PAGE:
Regards

Peter

In this issue:

Independent sometimes

Not influenced or controlled by others in matters of opinion, conduct, etc; thinking or acting. This is the dictionary definition of independent.

Many organizations in the real estate industry make false claims about being independent.

Even the bastion of the “Independent. Always” The Age newspaper can at best in reality be independent sometimes. When there are large sums of money at stake unfortunately the promise of “Independent. Always” invariably goes out the window.
 
Newspapers and their associated digital media rack in enormous amounts of money from real estate advertisers. As one regular Age property writer believes, he has to “be careful” not to upset this lucrative stream of income.

If your opinion or comment is affected or influenced by the amount of monetary gain then you are not “Independent. Always”.

Some buyer’s advocates falsely claim to be independent. The word “independent” is written all over their web site yet they are far from independent. Many engage in a service known as vendor advocacy.

Vendor advocacy is a service offered by most buyer's advocates. The service involves a buyer's advocate acting in conjunction with a selling agent to sell a property; they share the sales commission that the vendor pays.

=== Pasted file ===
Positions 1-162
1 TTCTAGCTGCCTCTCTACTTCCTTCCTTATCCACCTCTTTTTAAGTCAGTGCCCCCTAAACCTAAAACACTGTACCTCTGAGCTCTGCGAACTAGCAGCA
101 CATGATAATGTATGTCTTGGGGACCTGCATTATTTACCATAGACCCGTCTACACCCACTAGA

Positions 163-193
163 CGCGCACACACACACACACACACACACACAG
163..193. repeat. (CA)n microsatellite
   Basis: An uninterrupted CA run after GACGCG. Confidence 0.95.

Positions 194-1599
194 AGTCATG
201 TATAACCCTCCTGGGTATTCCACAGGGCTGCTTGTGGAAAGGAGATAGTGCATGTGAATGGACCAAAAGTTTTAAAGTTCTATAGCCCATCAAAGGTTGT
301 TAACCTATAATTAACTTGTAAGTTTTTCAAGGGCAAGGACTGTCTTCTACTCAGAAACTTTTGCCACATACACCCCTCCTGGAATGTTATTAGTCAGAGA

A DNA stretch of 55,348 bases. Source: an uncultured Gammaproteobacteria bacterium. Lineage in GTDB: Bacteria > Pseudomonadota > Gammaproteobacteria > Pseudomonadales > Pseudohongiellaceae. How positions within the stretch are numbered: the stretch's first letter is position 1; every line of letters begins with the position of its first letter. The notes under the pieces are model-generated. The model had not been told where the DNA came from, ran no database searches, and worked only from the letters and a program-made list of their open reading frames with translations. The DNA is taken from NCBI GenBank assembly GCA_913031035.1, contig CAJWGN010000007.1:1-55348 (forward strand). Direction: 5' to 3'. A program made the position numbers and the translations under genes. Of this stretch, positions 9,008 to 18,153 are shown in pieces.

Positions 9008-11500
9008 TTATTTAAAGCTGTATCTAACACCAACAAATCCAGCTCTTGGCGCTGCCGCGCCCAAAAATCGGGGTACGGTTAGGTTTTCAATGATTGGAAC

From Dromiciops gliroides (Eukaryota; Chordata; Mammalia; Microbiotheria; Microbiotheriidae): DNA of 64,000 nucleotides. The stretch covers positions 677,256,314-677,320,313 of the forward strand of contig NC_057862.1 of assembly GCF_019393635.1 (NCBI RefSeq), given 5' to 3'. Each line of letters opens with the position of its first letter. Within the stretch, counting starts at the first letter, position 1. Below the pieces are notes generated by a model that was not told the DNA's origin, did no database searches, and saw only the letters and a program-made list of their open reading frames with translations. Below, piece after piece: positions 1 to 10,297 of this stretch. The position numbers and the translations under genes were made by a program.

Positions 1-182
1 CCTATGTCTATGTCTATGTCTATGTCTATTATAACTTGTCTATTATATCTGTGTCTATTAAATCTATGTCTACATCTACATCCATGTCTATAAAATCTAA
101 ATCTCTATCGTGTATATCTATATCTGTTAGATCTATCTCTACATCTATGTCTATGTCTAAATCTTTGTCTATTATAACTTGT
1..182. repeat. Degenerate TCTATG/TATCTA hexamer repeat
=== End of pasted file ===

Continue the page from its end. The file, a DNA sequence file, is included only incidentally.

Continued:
This arrangement is not conducive to a buyer's advocate selecting the optimum property for his client in his role as a buyer's advocate.

Will the buyer's advocate favour a particular selling agent’s properties when selecting a property for his client?

Will the buyer's advocate negotiate rigorously on behalf of his client against the selling agent that assists him earning a substantial fee through selling property?

When reviewing his client’s property portfolio will the buyer's advocate advise his client not to sell a property, if that is in his client's best interest, knowing that if he does a substantial fee will not be made?

The reality is because of this cosy relationship the buyer's advocate’s client will lose out.

Some buyer's advocates involve themselves in joint marketing initiatives with selling agents. For example using the selling agent’s website to advertise breakfast information sessions.

There is no such thing as a free lunch, or in this case a free breakfast. It is likely that the buyer's advocate will give the selling agent preferential treatment when the opportunity arises to the detriment of his client.

Buyer's advocates who claim to be independent should be at arm’s length from selling agents 100% of the time.

Organizations who claim to be independent cannot be selective as to when they are independent based on opportunities of earning revenue.
 
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New underquoting rules

New legislation aimed at curbing underquoting is due to be passed later this year. Unfortunately the new laws are essentially a duplication of the current law.